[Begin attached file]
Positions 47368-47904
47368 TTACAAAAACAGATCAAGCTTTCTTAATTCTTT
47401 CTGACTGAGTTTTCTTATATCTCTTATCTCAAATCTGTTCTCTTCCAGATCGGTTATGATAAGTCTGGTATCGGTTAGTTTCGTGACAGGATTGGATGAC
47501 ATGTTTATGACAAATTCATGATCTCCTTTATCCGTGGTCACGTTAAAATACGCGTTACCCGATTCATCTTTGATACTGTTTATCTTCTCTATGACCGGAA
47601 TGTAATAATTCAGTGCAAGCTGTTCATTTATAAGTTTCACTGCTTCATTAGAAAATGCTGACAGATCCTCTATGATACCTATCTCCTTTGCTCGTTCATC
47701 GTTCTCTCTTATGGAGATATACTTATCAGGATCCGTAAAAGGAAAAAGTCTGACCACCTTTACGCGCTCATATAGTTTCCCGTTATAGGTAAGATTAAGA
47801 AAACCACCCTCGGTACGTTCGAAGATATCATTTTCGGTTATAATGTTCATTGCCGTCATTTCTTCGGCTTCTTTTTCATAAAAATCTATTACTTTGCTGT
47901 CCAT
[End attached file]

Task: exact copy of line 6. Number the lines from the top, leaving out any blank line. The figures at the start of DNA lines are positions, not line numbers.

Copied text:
47701 GTTCTCTCTTATGGAGATATACTTATCAGGATCCGTAAAAGGAAAAAGTCTGACCACCTTTACGCGCTCATATAGTTTCCCGTTATAGGTAAGATTAAGA